1. Macron, Le Pen face off as France elects president

Macron, Le Pen face off as France elects president

French voters went to the polls today to pick a new president, choosing between young centrist Emmanuel Macron and far-right leader Marine Le Pen in a watershed election for the country and Europe.

By: | Paris | Published: May 7, 2017 2:58 PM
Polling day follows an unprecedented campaign marked by scandal, repeated surprises and a last-minute hacking attack on Macron, a 39-year-old who has never held elected office. (Reuters)

French voters went to the polls today to pick a new president, choosing between young centrist Emmanuel Macron and far-right leader Marine Le Pen in a watershed election for the country and Europe. Polling day follows an unprecedented campaign marked by scandal, repeated surprises and a last-minute hacking attack on Macron, a 39-year-old who has never held elected office. The run-off vote pits the pro-Europe, pro-business Macron against anti-immigration and anti-EU Le Pen, two radically different visions that underline a split in Western democracies.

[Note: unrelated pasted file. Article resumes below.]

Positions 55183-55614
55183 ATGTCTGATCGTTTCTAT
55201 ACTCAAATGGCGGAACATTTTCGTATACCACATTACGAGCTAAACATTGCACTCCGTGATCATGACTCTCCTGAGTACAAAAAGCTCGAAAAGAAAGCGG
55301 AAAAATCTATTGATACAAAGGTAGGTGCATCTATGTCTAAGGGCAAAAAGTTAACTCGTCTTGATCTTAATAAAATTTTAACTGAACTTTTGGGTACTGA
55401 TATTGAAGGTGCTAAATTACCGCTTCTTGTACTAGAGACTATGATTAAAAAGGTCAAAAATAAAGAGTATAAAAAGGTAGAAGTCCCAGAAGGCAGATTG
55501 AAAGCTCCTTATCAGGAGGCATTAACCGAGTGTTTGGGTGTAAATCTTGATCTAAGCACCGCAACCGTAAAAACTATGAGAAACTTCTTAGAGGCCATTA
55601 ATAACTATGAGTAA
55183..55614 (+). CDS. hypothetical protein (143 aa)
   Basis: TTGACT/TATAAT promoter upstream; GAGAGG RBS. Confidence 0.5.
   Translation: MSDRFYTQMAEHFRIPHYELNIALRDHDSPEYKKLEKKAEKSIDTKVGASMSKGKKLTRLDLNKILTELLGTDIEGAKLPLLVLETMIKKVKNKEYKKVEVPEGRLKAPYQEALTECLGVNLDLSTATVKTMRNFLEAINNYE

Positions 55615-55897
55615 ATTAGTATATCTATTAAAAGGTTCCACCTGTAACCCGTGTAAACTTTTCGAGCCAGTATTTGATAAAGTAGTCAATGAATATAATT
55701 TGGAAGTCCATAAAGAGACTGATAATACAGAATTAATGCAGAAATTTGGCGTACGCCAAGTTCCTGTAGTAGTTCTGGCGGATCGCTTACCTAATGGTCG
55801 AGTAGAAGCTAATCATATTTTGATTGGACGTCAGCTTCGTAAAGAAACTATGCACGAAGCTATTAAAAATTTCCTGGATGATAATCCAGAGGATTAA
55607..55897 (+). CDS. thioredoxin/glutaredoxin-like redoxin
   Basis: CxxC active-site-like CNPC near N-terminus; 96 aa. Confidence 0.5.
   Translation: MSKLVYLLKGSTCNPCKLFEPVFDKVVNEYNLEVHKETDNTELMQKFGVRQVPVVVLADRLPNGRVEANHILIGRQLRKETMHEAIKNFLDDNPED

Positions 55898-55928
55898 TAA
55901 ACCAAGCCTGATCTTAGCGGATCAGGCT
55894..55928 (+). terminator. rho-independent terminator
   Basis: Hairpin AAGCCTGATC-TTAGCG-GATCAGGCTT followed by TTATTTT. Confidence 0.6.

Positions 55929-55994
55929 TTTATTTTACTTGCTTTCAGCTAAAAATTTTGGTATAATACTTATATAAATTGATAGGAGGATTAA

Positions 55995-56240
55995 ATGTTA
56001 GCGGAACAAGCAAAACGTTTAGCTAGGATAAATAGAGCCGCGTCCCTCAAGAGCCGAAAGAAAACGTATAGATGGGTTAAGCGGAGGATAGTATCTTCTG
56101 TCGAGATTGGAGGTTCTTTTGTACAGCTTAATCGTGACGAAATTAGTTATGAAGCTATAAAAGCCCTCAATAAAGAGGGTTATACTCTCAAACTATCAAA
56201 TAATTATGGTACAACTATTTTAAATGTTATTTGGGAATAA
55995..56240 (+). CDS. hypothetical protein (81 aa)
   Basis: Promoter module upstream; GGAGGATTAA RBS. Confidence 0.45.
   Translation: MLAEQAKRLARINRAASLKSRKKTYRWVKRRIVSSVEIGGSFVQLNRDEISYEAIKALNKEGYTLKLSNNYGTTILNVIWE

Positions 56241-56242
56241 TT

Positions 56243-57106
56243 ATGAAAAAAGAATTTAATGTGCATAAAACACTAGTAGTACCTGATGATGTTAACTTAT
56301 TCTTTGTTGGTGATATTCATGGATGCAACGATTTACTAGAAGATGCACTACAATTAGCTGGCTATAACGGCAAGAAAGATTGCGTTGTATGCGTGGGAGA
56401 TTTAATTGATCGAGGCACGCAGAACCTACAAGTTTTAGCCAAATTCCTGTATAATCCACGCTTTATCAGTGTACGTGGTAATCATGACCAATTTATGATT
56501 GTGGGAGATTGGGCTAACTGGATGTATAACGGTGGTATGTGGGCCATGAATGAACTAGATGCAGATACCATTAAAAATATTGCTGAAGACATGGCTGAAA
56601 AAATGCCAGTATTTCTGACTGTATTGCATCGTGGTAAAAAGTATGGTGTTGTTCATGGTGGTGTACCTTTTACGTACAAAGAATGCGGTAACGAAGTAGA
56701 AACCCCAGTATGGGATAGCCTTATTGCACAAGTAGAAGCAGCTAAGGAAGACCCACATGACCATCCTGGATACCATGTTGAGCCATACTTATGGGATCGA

Le Pen, 48, has portrayed the ballot as a contest between the “globalists” represented by her rival — those in favour of open trade, immigration and shared sovereignty — versus the “nationalists” who defend strong borders and national identities. Voting began at 0600 GMT in 66,546 polling stations. Most will close at 1700 GMT, except those in big cities which will stay open an hour longer. A first estimate of the results will be published around 1800 GMT.

“The political choice the French people are going to make is clear,” Le Pen said in her opening remarks during an often vicious debate between the pair on Wednesday night. The last polling showed Macron — winner of last month’s election first round — with a widening lead of around 62 per cent to 38 per cent before the hacking revelations on Friday evening. A campaigning blackout entered into force shortly after.

Hundreds of thousands of emails and documents stolen from the Macron campaign were dumped online and then spread by anti-secrecy group WikiLeaks, leading the candidate to call it an attempt at “democratic destabilisation.” France’s election authority said publishing the documents could be a criminal offence, a warning heeded by traditional media organisations but flouted by Macron’s opponents and far-right activists online.

“We knew that there were these risks during the presidential campaign because it happened elsewhere. Nothing will go without a response,” French President Francois Hollande told AFP on Saturday. US intelligence agencies believe state-backed Russian operatives were behind a massive hacking attack on Democratic candidate Hillary Clinton’s campaign ahead of America’s presidential election last November.

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